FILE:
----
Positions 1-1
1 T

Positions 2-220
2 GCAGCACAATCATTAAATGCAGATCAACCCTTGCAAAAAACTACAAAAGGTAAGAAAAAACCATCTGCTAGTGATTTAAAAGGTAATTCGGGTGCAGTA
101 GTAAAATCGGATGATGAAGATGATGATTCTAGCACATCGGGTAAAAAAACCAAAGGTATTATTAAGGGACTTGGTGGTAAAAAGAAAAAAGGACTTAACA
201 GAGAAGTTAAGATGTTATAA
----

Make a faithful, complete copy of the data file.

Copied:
Positions 1-1
1 T

Positions 2-220
2 GCAGCACAATCATTAAATGCAGATCAACCCTTGCAAAAAACTACAAAAGGTAAGAAAAAACCATCTGCTAGTGATTTAAAAGGTAATTCGGGTGCAGTA
101 GTAAAATCGGATGATGAAGATGATGATTCTAGCACATCGGGTAAAAAAACCAAAGGTATTATTAAGGGACTTGGTGGTAAAAAGAAAAAAGGACTTAACA
201 GAGAAGTTAAGATGTTATAA